Repairing Barn Support Posts

By Robert Robillard on Exterior Repairs

Saving A Barn From Falling In:

I was recently asked to reside a barn that had decaying siding.  The main reason for this decay and rot was directly related to the fact that the barn did not have gutters which resulted in the bottom third of the siding to prematurely wear away and rot.  I estimate this barn top be circa 1930’s or slightly older.

First order of business was to remove the siding and expose the structural sheathing.  Once exposed it was obvious that the bottom three to four 2×4 sheating boards were buried below grade and rotted.  These boards were 1-1/2″ thick and 3-1/2″ wide and were tongue and groove.

After removing these sheathing boards further inspection revealed that almost half of the barns structural posts were rotted or starting to rot at ground level.  The barn structural 4″ x 6″ posts were installed directly into the ground and buried 36″ in the ground.  We now had to address the issue of repairing barn support posts.

Pole Barn Construction:

Because the structural posts are buried in the ground, this barn is considered a pole barn.  The new terminology for pole barns is now post frame construction.  One of the biggest advantages of  this type of construction over western framing or stick built construction is a it does not have a concrete foundation or on cente wall studs which saves on construction costs.

This advantage can be diminished if a barn is constructed with inferior materials.   The posts that we were dealing with were not pressure treated with CCA type III to achieve a UC4B rating for ground bury.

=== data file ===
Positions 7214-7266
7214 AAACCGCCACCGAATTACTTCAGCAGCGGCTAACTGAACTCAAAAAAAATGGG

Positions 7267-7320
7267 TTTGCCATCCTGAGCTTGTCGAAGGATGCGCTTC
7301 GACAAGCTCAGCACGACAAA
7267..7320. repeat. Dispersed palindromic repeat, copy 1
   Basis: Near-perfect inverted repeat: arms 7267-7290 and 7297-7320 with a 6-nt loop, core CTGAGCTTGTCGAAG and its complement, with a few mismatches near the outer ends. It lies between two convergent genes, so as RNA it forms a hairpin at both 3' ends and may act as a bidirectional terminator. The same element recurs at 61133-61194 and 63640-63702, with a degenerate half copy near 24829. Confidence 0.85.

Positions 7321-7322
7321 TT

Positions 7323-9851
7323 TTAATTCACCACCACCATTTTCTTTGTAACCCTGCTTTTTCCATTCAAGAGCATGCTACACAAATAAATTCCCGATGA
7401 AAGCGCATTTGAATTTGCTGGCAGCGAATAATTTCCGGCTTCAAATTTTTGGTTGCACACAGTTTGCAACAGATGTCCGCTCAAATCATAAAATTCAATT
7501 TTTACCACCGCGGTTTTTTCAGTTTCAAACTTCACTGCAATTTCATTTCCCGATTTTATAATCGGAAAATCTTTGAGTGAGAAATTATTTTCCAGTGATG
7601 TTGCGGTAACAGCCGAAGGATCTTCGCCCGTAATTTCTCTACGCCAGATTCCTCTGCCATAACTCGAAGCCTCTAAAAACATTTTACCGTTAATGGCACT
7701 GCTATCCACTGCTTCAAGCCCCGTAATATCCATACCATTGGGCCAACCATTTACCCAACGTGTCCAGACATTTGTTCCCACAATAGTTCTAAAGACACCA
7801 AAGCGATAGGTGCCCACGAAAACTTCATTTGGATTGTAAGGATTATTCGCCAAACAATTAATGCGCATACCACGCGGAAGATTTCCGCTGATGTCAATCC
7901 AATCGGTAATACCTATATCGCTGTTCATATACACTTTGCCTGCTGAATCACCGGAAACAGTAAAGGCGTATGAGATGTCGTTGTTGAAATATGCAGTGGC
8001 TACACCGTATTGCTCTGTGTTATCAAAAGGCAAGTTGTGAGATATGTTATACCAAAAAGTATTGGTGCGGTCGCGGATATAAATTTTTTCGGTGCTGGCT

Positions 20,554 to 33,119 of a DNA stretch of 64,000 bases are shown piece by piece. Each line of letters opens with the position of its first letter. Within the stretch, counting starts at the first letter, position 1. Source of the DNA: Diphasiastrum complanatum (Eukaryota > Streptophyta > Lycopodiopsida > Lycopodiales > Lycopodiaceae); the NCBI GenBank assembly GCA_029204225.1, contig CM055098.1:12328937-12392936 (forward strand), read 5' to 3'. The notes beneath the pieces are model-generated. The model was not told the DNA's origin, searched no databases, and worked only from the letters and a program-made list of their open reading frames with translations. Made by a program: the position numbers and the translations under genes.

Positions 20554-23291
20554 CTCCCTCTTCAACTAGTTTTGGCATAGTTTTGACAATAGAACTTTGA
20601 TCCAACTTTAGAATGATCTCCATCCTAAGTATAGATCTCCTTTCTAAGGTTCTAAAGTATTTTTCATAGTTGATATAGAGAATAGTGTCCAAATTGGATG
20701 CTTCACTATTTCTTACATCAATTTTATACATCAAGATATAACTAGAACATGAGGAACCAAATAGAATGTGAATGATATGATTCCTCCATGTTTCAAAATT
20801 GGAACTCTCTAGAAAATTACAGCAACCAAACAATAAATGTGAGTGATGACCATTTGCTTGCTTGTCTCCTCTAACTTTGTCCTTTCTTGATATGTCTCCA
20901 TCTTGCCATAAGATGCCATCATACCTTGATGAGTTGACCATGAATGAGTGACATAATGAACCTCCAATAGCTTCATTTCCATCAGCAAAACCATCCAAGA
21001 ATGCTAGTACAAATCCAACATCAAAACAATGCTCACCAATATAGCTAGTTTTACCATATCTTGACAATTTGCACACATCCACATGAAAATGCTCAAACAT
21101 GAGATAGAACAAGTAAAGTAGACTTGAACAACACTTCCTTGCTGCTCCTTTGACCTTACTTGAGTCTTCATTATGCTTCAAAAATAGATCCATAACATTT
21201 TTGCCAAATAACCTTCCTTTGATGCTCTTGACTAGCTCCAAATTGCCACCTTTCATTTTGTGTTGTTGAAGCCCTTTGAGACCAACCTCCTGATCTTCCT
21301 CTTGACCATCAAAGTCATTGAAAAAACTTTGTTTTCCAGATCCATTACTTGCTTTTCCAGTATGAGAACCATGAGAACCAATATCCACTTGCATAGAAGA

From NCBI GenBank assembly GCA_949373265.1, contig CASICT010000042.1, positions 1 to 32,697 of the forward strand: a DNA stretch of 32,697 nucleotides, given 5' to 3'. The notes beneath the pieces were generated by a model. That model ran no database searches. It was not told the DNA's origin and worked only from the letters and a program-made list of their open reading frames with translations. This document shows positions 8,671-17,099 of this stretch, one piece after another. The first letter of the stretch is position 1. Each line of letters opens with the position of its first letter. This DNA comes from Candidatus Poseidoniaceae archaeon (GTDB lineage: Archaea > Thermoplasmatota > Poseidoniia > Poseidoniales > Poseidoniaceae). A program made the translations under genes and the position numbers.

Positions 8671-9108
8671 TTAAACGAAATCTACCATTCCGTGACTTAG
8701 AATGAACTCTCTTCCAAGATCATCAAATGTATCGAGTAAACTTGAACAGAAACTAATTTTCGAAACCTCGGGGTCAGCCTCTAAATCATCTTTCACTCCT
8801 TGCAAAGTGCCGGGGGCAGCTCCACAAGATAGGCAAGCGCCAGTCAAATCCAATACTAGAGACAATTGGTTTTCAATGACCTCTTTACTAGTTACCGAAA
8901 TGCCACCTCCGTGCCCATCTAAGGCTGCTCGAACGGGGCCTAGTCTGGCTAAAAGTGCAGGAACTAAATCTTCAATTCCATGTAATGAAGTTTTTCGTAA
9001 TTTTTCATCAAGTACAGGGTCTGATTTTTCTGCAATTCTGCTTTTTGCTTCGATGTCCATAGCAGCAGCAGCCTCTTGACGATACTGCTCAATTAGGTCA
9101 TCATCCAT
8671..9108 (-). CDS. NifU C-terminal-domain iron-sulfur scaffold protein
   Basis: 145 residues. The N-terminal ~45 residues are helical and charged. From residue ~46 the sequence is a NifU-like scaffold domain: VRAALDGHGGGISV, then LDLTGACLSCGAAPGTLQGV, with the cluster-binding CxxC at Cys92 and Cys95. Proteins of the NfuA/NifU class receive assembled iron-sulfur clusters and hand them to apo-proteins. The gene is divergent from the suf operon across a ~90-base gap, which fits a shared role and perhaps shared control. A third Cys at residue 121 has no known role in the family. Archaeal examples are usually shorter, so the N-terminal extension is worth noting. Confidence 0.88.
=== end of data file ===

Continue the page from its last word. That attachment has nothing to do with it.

Note- CCA is no longer available in residential applications and is difficult to get.   Most lumberyards stock pressure treated wood rated at SCS-EPP -01699, treated wood process and approved for ground contact.

 

Replacing or Repairing Barn Support Posts

It was obvious that we would be installing new concrete footings.   We had to wrestle with the cost of removing every post from the beam down to the new footing.  Each 2×4 T&G sheathing board had 3 twenty penny old steel nails as fasteners.  If you’ve ever tried to cut this old steel with a a reciprocating saw you quickly learn that the saw blade quickly gives out after a few nails.

At first we tried pulling these nails with a nail puller and that did work but was a slow process.  We ended up completely replacing two posts but it took a long time so we devised a different game plan.

In the end decided to cut all of the barn post above the rot.  This ended up consistently being slightly above grade.  Then we dug and installs 12-inch diameter concrete footings, 48″ deep.

We attached each post to the concrete footing with a simpson post to base galvanized connector and an 8″ sill bolt.  This approach allowed us to save 90 percent of the original post that was not rotted and kept the “old” barn look.

Supporting the barn:

Before repairing barn support posts we first had do install temporary structural supports to support the weight of the roof.

We used 2×6 stock and doubled them up, installing them under the main barn beam.   These supports carried the roof  and beam weight while we worked on the posts.  We focused on the most rotted and sometimes completely rotted and non-supporting posts first, leaving any semi solid posts to carry the load of main beam and roof load..

Once all of the bad posts were done we then replaced the solid posts but did so in an alternating fashion.  Leaving a solid post in between two repairs, as a redundant back up to our temporary supports.

 Installing the footings:

In order to access the post and footings we had to remove 18″ of sheathing.

Once that was done we were able to cut the post at the height we determined and then cut the post again a few inches lower to allow us to pull it out from the upper portion.

Pulling it out was not easy and required a lot of awkward access digging.  I incorporated a few fence removal tips to help us along the way.

POST REMOVAL TIP:  Naile a 6″ scrap  2×6 to the post and use a long rock bar and fulcrum to lift the post out of the hole.